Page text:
Wednesday, March 17, 2010

Living Out West? Would it be fun in the cold winter?

The thought has crossed my mind to move. Again... Naturally I get this urge every winter to some extent, and when living in a place for more than 5 years, the urge calls even more powerfully with each ensuing winter.

Winter in the south, while only moderately cold, is basically useless. Too nasty and gray to really entice one out of the house regularly, but alternately, not cold enough to provide interesting things to do that are winter related. You end up doing the same summer sports in junky conditions for 3 months a year. There must be something to fix this.

1. Move back to Florida and get rid of winter altogether. (Not a bad thought but "been there done that".
2. Live in a new place with new experiences. Life is short and I know I'm smart/marketable enough to get a job anywhere I set my sights. The job is the same anywhere, so the real deciding factor is life experience and good schools/environments for the kids.

In all this inner turmoil of dealing with winter and knowing that all finance P&A jobs are the same no matter where one lives, I also wonder how the kids would deal with the change? What would a southern boy do if he ended up out west in Denver or Salt Lake?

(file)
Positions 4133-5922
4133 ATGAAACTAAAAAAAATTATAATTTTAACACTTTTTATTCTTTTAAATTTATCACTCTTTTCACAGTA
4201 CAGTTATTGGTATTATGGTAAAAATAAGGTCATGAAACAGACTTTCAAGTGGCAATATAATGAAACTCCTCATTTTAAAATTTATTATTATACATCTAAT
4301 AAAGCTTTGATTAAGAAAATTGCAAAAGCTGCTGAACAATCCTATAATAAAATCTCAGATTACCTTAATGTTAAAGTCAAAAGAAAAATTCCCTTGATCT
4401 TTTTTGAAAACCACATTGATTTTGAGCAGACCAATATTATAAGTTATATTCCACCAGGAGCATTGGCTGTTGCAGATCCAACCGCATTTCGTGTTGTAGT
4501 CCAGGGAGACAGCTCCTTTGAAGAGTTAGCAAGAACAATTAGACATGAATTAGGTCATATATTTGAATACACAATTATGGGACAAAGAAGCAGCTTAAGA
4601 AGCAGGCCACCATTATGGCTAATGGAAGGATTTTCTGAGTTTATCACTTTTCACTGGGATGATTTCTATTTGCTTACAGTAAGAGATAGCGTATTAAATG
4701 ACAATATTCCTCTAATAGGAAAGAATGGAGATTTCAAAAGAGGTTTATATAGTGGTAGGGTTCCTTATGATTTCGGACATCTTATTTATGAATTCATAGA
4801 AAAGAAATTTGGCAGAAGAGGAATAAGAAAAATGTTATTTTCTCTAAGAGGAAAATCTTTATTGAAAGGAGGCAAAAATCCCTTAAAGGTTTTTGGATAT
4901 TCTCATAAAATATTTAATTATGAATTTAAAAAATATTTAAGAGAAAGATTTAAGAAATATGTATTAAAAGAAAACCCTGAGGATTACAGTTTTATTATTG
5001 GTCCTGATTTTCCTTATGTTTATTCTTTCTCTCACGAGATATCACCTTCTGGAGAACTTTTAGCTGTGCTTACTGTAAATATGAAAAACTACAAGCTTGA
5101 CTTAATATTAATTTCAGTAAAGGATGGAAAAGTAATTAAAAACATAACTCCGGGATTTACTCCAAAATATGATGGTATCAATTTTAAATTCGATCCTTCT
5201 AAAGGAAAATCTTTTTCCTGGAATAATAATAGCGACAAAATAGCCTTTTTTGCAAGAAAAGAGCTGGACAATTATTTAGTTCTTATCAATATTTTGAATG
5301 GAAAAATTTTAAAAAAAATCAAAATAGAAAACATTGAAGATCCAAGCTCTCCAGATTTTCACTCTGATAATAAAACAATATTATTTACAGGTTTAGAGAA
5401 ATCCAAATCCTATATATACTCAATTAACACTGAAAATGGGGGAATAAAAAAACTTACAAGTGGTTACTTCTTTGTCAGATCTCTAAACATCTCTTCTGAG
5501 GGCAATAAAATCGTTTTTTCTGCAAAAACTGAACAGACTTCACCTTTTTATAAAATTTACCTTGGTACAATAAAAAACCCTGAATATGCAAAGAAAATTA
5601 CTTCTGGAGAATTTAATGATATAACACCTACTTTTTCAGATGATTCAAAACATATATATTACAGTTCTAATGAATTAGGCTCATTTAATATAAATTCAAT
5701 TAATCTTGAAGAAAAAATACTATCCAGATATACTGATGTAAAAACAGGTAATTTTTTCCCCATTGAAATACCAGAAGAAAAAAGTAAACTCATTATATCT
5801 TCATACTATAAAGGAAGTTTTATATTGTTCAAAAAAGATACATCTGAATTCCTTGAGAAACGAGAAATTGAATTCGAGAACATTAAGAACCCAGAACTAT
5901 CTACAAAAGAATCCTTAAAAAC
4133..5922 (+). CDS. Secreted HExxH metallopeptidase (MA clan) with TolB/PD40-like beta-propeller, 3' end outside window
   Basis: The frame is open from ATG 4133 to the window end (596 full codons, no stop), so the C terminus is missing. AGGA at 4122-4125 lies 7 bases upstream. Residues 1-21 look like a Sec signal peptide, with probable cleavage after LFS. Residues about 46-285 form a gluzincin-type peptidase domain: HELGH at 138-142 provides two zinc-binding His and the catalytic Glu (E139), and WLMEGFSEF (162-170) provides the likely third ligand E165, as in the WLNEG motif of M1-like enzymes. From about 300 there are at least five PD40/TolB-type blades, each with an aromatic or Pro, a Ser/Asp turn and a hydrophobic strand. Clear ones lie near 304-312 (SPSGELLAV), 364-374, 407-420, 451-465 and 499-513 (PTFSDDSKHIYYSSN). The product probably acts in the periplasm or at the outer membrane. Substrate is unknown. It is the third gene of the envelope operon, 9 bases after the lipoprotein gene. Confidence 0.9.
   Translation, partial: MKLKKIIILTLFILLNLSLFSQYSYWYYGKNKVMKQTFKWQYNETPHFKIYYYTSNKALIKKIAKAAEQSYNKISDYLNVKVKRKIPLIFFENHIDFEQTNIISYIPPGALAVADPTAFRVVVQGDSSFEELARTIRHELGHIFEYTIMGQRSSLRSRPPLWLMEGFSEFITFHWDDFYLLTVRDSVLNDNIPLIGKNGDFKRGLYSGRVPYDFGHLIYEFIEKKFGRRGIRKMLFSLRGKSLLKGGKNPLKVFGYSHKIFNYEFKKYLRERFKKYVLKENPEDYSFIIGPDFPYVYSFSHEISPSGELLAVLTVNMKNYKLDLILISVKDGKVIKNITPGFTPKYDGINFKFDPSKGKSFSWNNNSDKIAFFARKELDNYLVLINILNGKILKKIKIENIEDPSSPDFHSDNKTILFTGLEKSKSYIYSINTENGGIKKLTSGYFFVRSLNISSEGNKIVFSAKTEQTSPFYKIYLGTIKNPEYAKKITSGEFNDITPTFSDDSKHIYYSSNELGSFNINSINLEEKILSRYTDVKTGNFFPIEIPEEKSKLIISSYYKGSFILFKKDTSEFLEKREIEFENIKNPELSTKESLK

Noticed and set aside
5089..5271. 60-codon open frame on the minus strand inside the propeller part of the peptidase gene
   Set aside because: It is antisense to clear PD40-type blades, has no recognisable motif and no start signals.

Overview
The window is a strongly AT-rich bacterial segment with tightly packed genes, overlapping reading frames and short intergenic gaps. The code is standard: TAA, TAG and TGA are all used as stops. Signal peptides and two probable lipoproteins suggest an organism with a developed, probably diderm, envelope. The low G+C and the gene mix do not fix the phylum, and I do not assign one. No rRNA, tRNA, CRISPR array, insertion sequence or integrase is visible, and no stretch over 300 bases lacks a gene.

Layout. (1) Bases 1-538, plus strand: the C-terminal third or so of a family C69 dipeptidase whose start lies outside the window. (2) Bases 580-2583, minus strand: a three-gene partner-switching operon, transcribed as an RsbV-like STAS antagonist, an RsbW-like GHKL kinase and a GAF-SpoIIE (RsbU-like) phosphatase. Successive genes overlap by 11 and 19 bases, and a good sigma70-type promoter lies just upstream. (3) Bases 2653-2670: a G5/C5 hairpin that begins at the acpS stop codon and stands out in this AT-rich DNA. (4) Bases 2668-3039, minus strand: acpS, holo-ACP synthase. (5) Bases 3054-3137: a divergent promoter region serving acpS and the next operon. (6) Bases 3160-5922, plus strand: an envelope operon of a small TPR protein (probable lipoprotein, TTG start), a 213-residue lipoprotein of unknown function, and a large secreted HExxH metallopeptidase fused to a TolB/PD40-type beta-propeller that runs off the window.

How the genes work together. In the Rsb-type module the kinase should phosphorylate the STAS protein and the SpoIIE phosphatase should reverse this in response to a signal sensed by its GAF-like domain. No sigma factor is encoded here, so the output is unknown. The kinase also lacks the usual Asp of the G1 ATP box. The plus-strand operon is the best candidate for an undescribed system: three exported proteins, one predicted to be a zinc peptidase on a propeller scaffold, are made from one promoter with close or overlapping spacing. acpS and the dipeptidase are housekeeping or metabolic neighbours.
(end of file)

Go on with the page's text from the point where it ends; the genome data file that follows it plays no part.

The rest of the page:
Well, I now have a good feel for what winter weekends would entail based on this video courtesy of "dug". He took his recently-turned-15-year-old and some friends out to goof off for a weekend, and took this 4 minute video. This is exactly what a useful winter looks like in my mind. Mountain biking may not be open for another month or two out there, but hey, when you can do stuff like this? So what?

I'm sure I would only be watching the kids if my family was doing stuff like this on weekends...riiiiight....

Ian's Birthday Bash in American Fork Canyon from Doug Anderson on Vimeo.

Thursday, March 11, 2010

Honda - The opposite of a Toyota

It seems, when watching the news these days, that the world is filled with thousands of poor souls in Toyotas being flung along roadways at life threatening speeds, but in the case of our Honda, we have something of the opposite problem.

The old and ragged-out Honda Odyssey that we have had since the beginning of time (or the beginning of our parenting lives) seemed to develop a case of unintended and uncontrolled stopping rather than the alleged acceleration issues that Toyotas are dealing with. And while stopping would seem to be a better issue to have than having one's vehicle race off of it's own volition, it does cost some serious money to fix; a point that I will explain in more detail later. In this particular case, it wasn't a stuck brake pedal that produced the unintended stoppage. The unintended stoppage was caused by the other vehicle, MY VEHICLE, that I left parked further down the driveway.